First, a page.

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Wednesday, April 08, 2020

The mysterious golden ratio: why is it everywhere, now in human skull?

The golden ratio appears in the work of artists and designers from Da Vinci to Corbusier, and also shows itself in nature in pineapple scales, rose petals and many more places.

Written by Kabir Firaque | New Delhi | Updated: October 14, 2019 1:18:33 am
The mysterious golden ratio: why is it everywhere, now in human skull? The golden ratio divides a line into two unequal parts as shown. The same ratio shows up in the human skull, when the arc over it is divided at the bregma. (Source: Johns Hopkins University)

For centuries, the golden ratio has fascinated all kinds of people, not just mathematicians. Physicists and biologists have studied it, architects and artists have used it, and worshippers have described it as a divine design. And through the centuries, the golden ratio has continued to amaze its diverse fans, frequently cropping up at unexpected places.

The latest such place is the human skull. If we draw an arc across the top of the skull and divide it at a key junction over the brain, the two arc-segments are approximately in the golden ratio. This feature was studied recently by researchers of Johns Hopkins University, US, who have reported their findings in The Journal of Craniofacial Surgery.

Just a ratio, yet special

The golden ratio can be defined in terms of a line, divided into two unequal segments in a way that their lengths meet a simple condition. When the ratio between these two lengths (the longer segment divided by the shorter one) happens to be the same as the ratio between the entire line and the longer segment, then the line is said to be divided in the golden ratio (see illustration).

For this condition to hold good, the ratio needs to be 1.61803… with the digits after the decimal going on forever; the golden ratio is what we call an “irrational number”. It is represented by the Greek letter phi.

Why should such a ratio be considered special? Aesthetic appeal is among the first of many reasons. Architects such as Le Corbusier have consciously proportioned their works to the golden ratio, or close. So have artists such as Salvador Dalí and Leonardo da Vinci, whose fascination with the golden ratio features in the novel The Da Vinci Code and the film based on it.

Interpretations of the golden ratio have not always been objective. Some have related it to their idea of aesthetic beauty in facial proportions, using the golden ratio to describe Audrey Hepburn’s face as perfection, and Marilyn Monroe’s as close.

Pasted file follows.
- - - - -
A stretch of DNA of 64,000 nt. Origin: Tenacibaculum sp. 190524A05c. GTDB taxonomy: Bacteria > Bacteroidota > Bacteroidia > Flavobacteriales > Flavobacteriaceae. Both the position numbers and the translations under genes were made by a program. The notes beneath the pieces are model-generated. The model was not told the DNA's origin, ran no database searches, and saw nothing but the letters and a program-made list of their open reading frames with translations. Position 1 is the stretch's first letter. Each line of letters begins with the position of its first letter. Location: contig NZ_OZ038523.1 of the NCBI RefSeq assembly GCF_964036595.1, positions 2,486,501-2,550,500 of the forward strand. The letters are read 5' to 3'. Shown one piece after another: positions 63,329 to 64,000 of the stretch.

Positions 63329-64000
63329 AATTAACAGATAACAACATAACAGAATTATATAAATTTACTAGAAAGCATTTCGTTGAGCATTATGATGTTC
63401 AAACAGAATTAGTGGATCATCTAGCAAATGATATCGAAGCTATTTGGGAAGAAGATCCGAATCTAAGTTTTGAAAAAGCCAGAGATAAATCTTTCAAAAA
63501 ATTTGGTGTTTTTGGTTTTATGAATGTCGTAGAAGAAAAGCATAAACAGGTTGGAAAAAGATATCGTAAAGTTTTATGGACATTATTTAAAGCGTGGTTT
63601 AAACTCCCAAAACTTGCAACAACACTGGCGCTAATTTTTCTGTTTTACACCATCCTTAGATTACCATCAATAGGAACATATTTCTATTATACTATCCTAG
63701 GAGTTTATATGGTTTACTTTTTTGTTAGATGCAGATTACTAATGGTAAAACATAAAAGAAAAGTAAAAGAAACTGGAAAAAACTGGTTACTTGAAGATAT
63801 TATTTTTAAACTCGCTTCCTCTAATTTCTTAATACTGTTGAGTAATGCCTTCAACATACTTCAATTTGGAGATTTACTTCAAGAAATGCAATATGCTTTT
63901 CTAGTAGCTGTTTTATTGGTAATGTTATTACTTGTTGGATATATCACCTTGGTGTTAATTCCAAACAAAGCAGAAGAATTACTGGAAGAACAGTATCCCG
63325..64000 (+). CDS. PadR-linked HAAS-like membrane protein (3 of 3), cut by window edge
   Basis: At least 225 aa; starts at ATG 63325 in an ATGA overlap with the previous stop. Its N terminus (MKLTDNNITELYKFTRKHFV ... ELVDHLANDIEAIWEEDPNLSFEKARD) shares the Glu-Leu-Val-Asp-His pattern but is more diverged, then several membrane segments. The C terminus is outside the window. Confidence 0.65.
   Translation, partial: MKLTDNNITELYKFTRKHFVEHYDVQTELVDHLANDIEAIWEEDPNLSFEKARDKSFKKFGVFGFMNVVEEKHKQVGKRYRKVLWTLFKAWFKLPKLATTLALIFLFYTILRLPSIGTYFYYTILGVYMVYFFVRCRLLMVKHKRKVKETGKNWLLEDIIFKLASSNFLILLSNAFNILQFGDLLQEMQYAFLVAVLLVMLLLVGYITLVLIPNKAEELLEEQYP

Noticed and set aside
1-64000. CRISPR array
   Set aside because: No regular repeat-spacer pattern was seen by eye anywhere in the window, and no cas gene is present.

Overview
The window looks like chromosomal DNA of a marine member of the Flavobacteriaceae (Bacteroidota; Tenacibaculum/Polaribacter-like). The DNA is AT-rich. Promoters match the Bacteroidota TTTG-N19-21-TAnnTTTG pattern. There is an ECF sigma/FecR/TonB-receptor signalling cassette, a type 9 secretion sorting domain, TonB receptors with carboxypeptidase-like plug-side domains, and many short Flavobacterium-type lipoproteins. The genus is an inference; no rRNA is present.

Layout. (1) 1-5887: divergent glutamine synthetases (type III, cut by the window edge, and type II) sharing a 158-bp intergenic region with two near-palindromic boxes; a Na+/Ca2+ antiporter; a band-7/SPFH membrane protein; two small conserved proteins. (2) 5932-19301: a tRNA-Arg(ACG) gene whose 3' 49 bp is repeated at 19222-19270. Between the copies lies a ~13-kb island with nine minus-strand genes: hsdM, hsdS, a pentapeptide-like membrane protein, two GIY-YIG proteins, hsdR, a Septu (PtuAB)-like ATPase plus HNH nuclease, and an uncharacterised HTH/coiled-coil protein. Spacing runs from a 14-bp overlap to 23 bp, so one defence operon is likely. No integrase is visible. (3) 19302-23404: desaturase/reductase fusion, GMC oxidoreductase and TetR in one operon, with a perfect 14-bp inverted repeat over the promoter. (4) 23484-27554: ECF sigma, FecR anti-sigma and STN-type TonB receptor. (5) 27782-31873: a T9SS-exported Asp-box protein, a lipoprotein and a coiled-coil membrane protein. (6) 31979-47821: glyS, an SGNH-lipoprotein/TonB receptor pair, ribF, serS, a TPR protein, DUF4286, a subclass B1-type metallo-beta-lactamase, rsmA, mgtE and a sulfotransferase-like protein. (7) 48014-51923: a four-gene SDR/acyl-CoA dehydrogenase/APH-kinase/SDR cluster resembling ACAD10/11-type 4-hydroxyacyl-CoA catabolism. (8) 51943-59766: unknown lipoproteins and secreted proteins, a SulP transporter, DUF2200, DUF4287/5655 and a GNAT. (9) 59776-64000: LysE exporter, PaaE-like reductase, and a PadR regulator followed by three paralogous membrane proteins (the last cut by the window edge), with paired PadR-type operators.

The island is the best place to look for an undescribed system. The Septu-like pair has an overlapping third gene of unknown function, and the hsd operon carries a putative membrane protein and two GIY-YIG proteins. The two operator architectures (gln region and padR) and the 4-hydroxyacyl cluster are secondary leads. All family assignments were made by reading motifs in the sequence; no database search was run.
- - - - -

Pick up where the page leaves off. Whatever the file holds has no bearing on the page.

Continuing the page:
The fact remains, however, that the golden ratio frequently shows itself in nature, whether directly or indirectly (through its cousins called the Fibonacci numbers). To cite a few examples, the golden ratio appears in the seeds of sunflowers, the scales of pineapples, the arrangement of petals on a rose, DNA structures, the anatomy of the heart — and has now turned up in the human skull.

The newest appearance

In the days before computerised scans became the norm, neurosurgeons would themselves carry out measurements on the skulls of their patients. One such measurement is the distance from the base of the nose (nasion) to the bump at the back of the head (inion).

Measuring this arc in his patients, Dr Rafael J Tamargo of Johns Hopkins observed a trend. At a junction called the bregma, which is the meeting point of two important connective tissue joints, the arc was divided into two sub-arcs that respectively accounted for 61.8% and 38.2% of the total arc length.

Tamargo realised that these fractions were in the golden ratio. “That’s how my interest started,” he said over the phone.

For the new study, Tamargo and colleague Dr Jonathan A Pindrik, his co-author, examined the head CAT scans of 100 patients. Indeed, they found, the two sub-arcs on either side of the bregma are in a ratio that approximates the golden ratio.

Only in humans

For comparison, Tamargo and Pindrik carried out the same measurements in 70 skulls of six other mammals, part of the collection of the Smithsonian Institution National Museum of Natural History in Washington DC. This time, the division was not in the golden ratio of 1.61.

Yet a trend appeared to emerge here too. The closest to the golden ratio was found in the skulls of lions (measured ratio 1.74), followed by tigers (1.77), before deviating further and further for rhesus monkeys (1.86), domestic dogs (1.91), blue monkeys (1.95) and finally eastern cottontail rabbits, in whose skulls the ratio was a distant 2.25.

In the limited sampling, it appeared that the more sophisticated the mammal, the closer the measured ratio was to the golden ratio. It is unclear, the research paper said, why the golden ratio emerges in the human skull and not in those of lower mammals.

The mystery endures

The golden ratio is alternatively called the golden mean and the divine ratio. Its frequent appearances in nature have driven claims that it is the work of a divine design. With its emergence in the human skull, can it fuel further the idea that the ratio has mystical attributes? Tamargo described that as a difficult question to answer.

“I am limiting myself to reporting what I have found. But I think it is unavoidable to wonder why this number appears in nature so frequently,” he said. He described various examples of its appearance, then added: “Some people have said that this ratio may be the signature of God in nature.”

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